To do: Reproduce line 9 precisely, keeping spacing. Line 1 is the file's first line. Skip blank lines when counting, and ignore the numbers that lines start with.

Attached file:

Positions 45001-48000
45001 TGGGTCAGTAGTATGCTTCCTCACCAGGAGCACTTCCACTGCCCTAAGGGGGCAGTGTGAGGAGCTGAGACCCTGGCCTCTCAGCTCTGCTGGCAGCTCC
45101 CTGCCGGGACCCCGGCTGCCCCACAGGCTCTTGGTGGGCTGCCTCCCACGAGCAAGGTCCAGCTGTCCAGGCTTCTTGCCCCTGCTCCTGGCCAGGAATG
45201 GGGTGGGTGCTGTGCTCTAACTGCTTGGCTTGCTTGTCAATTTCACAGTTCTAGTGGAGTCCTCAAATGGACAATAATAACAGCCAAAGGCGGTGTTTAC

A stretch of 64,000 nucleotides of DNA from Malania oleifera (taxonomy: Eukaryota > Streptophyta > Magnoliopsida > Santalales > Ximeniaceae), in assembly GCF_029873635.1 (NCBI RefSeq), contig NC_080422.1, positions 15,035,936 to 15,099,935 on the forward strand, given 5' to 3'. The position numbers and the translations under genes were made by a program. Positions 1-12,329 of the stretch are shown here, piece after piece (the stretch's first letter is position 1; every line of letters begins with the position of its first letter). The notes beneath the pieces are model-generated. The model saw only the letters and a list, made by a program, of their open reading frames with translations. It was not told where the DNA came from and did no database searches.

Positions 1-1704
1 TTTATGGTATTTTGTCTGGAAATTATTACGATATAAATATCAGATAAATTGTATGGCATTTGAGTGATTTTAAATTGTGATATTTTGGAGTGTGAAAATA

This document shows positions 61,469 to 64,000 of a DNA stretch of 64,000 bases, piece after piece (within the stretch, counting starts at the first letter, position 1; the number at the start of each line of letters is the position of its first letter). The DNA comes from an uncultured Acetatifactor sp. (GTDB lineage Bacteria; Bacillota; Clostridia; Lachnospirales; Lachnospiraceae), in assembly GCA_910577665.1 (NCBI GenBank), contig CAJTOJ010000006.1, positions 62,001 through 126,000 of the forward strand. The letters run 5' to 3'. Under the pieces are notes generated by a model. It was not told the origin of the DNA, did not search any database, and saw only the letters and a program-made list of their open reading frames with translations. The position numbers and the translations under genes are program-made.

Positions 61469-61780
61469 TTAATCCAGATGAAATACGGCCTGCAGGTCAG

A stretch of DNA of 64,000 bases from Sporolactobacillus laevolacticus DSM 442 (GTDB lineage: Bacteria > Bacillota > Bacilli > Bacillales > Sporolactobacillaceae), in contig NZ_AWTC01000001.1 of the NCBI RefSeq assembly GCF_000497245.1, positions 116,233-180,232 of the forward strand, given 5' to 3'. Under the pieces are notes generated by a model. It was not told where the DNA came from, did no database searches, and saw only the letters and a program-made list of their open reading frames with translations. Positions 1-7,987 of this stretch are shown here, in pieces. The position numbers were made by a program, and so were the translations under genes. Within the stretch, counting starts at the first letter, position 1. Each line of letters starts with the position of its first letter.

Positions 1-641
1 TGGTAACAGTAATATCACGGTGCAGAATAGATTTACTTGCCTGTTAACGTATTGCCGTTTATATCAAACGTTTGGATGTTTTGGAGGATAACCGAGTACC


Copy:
Positions 61469-61780